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Ask the actor if they have any questions.
This is an excellent point for auditioning actors.
Ask the actor if they have any questions or any interpretations of the script. This is a good point before they perform to see how they see the character play the scene. Maybe offer them a couple of pointers to keep them on the right track.
Or, allow them to go with their stance and play the scene how they feel; it may give you another take of the scene and help mould the scene for the better. Filmmaking is a collaborative process, after all!
Give the actor time
Make sure you give the actor enough time to talk about the production and ease them into the audition as you don’t want to rush them in and out of the door. This can be a common mistake at auditions. The people holding the auditions haven’t allocated the right amount of time and it can become a massive rush, and hinder the performance of the actors.
You may rush the perfect candidate for the role, and they may underperform because the audition is all over the place.
Run through the audition a couple of times, throw in different options and see what decisions they make; hell, you may even spot they’re perfect for another role.
Get them to read that role and enjoy the process!
The first take
Allow the actors to feel comfortable and to perform the first take with their interpretation. This relaxes the actor and brings a different perspective to the audition. You may even like their take and could potentially mould the character.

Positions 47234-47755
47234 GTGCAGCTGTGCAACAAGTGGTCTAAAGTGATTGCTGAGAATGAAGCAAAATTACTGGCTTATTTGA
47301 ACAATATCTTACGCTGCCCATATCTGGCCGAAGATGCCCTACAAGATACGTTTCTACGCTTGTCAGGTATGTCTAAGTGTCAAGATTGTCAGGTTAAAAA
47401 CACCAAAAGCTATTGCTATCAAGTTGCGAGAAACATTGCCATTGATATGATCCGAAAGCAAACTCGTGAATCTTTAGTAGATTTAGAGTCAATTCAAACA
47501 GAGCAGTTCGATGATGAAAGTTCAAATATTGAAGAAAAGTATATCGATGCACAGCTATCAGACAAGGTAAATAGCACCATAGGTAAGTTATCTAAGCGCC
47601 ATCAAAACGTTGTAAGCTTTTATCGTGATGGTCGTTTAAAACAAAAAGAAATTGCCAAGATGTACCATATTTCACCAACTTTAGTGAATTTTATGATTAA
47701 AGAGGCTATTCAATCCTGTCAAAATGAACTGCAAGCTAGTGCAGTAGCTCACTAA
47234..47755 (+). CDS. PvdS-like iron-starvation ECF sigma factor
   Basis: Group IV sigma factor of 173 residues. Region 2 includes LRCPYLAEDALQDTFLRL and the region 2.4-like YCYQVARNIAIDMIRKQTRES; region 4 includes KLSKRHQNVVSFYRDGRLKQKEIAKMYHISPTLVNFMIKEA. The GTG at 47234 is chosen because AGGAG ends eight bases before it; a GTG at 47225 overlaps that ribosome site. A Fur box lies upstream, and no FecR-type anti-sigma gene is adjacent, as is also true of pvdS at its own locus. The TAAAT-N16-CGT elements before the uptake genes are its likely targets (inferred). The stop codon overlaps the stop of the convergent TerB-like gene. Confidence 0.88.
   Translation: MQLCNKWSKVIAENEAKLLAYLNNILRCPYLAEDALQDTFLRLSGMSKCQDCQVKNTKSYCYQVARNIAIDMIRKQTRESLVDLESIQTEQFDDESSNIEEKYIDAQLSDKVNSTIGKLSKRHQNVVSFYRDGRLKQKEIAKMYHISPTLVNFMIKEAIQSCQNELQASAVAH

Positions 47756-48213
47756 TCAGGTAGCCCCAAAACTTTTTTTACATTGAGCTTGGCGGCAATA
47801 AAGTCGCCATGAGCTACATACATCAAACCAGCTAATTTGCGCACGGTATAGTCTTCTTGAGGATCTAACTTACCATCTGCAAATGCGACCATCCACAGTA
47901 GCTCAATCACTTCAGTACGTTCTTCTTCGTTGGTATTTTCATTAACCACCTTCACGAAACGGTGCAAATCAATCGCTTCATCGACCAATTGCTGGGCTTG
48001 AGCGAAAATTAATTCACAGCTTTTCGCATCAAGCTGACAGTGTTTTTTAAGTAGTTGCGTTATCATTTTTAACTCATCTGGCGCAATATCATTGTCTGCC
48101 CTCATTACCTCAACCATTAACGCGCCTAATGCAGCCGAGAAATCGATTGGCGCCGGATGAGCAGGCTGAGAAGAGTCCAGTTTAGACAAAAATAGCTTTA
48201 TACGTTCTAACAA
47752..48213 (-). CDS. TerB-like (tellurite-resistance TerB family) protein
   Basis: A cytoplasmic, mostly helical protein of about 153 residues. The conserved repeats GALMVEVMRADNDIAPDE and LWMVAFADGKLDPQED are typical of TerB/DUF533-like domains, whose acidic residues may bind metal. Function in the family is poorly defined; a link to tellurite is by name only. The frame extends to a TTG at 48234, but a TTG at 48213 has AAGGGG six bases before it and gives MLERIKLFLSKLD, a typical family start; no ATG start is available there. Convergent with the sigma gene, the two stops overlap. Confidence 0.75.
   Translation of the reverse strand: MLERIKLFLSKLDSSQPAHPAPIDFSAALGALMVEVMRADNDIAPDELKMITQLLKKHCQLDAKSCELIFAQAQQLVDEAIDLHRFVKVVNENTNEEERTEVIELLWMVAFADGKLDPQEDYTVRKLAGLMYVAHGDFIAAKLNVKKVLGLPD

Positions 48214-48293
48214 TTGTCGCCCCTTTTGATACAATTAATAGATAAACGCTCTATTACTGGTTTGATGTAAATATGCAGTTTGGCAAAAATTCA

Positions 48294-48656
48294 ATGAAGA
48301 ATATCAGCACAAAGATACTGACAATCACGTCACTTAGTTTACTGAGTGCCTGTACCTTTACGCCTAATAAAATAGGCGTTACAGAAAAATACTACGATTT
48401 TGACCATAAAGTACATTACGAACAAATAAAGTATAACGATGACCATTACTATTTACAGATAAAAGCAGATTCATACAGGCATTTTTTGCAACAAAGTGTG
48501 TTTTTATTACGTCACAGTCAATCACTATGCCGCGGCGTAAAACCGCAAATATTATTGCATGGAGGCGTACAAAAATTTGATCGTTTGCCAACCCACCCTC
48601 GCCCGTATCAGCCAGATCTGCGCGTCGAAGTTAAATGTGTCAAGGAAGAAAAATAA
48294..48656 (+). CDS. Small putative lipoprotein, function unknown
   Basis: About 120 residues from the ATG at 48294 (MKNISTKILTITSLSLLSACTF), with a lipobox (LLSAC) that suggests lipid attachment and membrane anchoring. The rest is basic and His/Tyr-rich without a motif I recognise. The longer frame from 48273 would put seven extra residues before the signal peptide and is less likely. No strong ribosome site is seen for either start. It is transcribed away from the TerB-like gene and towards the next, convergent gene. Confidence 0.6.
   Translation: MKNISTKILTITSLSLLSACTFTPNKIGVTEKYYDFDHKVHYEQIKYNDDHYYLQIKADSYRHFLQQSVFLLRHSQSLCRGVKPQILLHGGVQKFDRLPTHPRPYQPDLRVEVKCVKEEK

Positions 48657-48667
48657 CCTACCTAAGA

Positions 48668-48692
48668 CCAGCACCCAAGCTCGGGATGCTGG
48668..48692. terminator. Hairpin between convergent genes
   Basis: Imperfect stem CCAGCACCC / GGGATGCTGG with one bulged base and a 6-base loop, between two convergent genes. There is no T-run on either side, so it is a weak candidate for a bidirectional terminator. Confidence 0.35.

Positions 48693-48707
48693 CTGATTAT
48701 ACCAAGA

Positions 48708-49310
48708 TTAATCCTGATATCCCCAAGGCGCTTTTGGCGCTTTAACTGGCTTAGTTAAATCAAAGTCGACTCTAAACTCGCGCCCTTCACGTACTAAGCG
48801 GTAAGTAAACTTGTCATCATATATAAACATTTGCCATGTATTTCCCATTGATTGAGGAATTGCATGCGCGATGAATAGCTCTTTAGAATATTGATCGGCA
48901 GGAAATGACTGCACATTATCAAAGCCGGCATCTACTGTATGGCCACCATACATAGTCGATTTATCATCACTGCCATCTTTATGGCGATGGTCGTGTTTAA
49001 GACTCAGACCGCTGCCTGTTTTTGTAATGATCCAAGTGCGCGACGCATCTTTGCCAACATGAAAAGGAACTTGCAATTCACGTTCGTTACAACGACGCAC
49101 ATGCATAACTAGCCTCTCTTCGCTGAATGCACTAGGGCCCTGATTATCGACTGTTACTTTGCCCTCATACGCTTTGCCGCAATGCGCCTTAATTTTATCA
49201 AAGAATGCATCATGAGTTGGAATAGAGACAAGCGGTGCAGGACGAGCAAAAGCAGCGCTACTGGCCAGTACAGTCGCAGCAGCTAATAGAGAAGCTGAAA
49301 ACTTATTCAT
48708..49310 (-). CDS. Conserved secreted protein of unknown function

Even the best actors can become nervous at auditions, so feel free to let them relax and perform without pressure.
Then you can start working on your perspective and the ways you think the character behaves. It will make for a much better audition and give you a better picture of how the actor plays the role.
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Always bring copies
Make sure you have copious amounts of the script. Throughout the auditioning day, they’ll get lost, damaged and misplaced. So it’s important to have copies. The actor may also need refreshing during part of their performance, so having additional copies is a must.
This is mainly aimed at independent filmmakers. Rarely now a Hollywood or big-budget film will hold an open casting.
Open castings are great for independent filmmakers and are a good first stage when it comes to casting for your film. You will have a lot of people come through that are not right from the get-go.
But you’ll unearth some incredibly talented actors and will fit your roles to a tee—something to consider if you are still building your film network.
Let the actors know the next steps!
When auditioning the actor, remember to let them know the process in place for callbacks. Also, it’s worth letting them know how you’ll be in contact with them to tell them if they’ve got the part or not.
Once it’s over, be positive.
Once the actor has completed their audition, be positive and pleasant.
Simply thank them for their time and for their audition and wish them luck. Keep it brief, and then thank them for coming and tell them you’ll be in touch one way or the other.
It’s always good to be kind, as you’ll never know when a role will pop up that suits that actor if they were unsuccessful.
We hope this article on “11 Essential Tips on How to Hold GREAT Auditions.” was useful to you. Let us know your thoughts down below in the comments.